(2) these buttons were so located on the control console that it was unusual
for an operator to press both buttons simultaneously.  

As an interim measure, pending a permanent modification, the licensee
installed a switch configuration that required the operator to use both hands
to enter the pulse or square-wave mode of operation.  This change prevented an
operator from pressing a rod UP button at the same time as an operational mode
button.  

General Atomics has now developed a permanent software modification for this
problem, and the licensee installed the modification at AFRRI on September 25,
1992.  This modification was also installed at other facilities that have the
General Atomics digital control consoles.  The temporary solution for the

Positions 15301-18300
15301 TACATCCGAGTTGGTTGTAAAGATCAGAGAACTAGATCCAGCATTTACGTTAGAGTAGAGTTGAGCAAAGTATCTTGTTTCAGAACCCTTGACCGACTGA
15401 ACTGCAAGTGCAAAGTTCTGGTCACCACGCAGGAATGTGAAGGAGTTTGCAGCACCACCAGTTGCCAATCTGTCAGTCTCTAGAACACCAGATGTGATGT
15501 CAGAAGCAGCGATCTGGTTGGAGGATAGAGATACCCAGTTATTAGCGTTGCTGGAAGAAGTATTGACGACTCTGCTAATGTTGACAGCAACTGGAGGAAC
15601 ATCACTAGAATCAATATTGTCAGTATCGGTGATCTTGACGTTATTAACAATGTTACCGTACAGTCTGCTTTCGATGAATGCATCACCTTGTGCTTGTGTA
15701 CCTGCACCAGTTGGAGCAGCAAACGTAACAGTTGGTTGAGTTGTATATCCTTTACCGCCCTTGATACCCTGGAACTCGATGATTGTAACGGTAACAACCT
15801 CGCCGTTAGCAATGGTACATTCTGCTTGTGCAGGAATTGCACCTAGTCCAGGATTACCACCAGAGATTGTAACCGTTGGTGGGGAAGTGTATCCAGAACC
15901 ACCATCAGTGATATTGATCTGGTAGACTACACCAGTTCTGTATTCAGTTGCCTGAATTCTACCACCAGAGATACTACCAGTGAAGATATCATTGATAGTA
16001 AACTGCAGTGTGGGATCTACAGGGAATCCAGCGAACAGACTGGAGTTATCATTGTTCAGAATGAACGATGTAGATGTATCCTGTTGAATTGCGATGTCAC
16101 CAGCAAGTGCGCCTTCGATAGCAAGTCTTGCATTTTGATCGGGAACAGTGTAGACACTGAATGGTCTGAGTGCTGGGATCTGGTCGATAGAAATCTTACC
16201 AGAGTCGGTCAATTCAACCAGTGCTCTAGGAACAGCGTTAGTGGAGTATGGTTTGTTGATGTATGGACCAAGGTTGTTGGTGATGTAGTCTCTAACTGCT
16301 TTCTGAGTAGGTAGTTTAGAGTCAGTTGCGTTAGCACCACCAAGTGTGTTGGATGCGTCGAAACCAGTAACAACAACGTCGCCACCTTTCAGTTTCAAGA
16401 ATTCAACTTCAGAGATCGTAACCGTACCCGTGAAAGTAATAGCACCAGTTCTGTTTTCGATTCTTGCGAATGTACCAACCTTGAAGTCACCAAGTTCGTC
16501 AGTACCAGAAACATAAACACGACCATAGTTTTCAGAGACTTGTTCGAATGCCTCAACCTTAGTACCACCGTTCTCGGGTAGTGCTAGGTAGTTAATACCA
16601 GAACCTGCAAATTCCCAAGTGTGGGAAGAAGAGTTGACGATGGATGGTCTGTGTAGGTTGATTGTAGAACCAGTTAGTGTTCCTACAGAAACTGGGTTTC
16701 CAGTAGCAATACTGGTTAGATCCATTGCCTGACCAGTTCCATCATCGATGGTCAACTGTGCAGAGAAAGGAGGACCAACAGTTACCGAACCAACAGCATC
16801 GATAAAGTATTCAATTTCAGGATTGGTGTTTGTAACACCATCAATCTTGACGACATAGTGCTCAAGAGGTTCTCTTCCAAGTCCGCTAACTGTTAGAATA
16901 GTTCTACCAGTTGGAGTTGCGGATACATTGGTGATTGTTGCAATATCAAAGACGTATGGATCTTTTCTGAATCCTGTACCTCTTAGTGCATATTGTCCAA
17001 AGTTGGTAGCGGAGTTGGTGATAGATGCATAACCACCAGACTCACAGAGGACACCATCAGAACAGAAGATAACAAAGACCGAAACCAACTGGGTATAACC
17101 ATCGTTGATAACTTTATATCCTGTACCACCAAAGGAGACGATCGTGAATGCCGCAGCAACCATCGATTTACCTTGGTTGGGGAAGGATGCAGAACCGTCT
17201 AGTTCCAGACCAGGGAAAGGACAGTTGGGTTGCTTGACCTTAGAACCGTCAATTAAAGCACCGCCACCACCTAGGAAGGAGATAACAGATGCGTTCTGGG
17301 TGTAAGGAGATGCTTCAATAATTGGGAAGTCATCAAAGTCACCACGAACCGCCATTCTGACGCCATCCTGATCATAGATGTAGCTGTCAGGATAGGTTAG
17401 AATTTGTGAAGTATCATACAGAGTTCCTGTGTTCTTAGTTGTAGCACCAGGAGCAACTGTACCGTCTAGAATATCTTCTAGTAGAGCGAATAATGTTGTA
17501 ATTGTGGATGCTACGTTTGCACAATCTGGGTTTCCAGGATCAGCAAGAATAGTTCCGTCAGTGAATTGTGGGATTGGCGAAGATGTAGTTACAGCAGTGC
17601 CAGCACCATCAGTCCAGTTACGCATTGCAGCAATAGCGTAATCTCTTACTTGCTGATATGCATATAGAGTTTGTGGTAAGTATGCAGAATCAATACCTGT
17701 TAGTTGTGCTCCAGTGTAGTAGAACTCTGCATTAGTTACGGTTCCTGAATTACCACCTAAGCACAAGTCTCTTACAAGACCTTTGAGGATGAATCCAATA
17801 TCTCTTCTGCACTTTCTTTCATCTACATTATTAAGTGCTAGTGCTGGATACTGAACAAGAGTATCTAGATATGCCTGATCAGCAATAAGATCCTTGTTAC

digital control console at AFRRI was maintained until the permanent software
modification was fully tested and accepted.  

Pennsylvania State University (Penn State)

On October 5, 1992, with the reactor shut down, operators at the Penn State
TRIGA reactor erroneously assigned a positive value to a software parameter
for their digital control console.  Power was supplied to the control rod
magnets at the time, engaging the control rods to their drive mechanisms and
resulting in allowing control rod withdrawal on the demand signal from the
control system which resulted from the software error.  The error resulted in
the unanticipated withdrawal of the transient control rod.  The transient rod
scrammed on a rod withdrawal overspeed trip.

Software subroutines in this system are typically designed to reject